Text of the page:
How do you rate the sustainability of a company or mutual fund? Do you focus on whether it avoids negative consequences or on the positive impacts it has? Do you look at internal operations and corporate governance or external business activity? These questions require consideration when developing a rating method for sustainable and ESG (environmental, social, and governance) funds, which is exactly what a number of firms have done.
Ratings companies, including Morningstar, MSCI, and others, have developed systems to evaluate and rate companies and mutual funds on ESG factors. As demand for impact and ESG investments grows, being able to compare and assess funds based on these criteria will be of enormous value. We are excited that the industry is beginning to recognize the need and provide solutions that will help investors understand and evaluate the sustainability profile of different investment offerings.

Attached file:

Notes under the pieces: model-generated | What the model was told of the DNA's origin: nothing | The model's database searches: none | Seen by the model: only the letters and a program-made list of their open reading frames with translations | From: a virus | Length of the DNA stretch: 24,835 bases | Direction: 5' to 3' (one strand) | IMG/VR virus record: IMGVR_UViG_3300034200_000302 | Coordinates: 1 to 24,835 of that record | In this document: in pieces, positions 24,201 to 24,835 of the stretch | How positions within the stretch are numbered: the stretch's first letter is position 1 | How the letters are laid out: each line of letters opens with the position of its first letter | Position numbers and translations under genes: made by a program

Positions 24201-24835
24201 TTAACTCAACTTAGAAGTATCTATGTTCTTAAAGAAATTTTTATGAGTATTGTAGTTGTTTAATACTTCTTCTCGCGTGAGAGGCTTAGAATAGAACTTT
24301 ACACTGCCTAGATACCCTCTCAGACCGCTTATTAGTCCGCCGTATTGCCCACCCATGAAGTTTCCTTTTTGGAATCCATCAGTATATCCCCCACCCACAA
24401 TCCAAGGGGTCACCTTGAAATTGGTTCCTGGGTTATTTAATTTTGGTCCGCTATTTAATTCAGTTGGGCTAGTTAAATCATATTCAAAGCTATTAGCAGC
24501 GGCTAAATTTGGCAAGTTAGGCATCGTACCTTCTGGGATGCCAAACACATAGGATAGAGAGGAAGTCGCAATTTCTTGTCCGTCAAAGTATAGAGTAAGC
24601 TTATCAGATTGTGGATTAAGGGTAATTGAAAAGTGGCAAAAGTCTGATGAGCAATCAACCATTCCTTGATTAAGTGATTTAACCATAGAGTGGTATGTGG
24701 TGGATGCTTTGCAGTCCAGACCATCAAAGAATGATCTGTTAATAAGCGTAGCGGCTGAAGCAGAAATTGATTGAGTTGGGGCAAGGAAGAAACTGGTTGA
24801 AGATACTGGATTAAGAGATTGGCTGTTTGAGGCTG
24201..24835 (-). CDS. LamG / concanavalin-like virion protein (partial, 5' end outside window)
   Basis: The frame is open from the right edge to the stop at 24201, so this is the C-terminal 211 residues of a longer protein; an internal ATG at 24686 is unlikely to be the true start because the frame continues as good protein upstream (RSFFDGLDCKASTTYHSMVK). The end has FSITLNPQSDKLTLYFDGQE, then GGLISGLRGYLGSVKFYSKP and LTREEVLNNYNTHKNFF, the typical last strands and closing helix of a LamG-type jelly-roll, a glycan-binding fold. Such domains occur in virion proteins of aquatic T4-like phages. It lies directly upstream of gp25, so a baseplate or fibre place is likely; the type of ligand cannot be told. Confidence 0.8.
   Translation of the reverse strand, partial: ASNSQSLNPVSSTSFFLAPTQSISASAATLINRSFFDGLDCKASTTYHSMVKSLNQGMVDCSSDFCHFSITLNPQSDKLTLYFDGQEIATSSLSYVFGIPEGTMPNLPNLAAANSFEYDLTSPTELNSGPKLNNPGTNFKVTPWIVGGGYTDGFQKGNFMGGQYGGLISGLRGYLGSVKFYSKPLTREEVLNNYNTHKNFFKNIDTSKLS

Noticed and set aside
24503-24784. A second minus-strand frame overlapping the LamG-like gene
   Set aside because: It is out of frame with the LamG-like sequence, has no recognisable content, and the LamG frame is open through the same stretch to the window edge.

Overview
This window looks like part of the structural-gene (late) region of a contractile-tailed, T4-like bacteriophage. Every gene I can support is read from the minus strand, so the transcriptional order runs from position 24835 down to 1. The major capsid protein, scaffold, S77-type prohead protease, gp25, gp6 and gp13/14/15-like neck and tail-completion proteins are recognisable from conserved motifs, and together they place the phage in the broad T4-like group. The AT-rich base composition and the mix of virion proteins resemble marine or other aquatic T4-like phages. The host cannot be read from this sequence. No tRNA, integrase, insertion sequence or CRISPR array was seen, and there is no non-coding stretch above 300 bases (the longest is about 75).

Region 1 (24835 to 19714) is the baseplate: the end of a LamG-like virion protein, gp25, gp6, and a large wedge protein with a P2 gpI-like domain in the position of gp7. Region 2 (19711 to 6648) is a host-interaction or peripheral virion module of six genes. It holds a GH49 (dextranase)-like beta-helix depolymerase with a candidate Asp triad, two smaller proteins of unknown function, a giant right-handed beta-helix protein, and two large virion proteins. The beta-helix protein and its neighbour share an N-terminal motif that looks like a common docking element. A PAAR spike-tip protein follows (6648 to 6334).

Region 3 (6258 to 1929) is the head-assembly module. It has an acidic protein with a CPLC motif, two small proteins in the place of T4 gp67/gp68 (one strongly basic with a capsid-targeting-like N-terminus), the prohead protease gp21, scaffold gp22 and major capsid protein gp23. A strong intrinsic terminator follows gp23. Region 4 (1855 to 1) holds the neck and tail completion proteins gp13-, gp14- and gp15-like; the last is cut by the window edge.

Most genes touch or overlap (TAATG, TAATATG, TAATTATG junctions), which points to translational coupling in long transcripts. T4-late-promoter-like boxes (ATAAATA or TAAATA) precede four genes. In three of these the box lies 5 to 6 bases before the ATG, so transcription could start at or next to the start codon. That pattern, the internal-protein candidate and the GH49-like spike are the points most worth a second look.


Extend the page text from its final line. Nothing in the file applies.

However, we would caution investors that not all sustainability ratings are created equal; methodologies vary widely across different firms, and a fund that scores highly in one rating system may not rank so well in another. For example, Morningstar’s ratings focus on internal governance practices, whereas As You Sow and 3D focus more on outward environmental and social impacts. A single rating, therefore, is not necessarily an overall indication of a fund’s sustainability, but a view from one direction.
Can sustainability ratings still be helpful? Of course; we suggest first considering what, as an investor, you are seeking in a fund as it relates to ESG or impact factors, and then using ratings systems to help evaluate those criteria. We expect this industry to continue to grow and will likely see more consistent ratings methodologies as firms learn from experience and adapt to meet investors’ needs.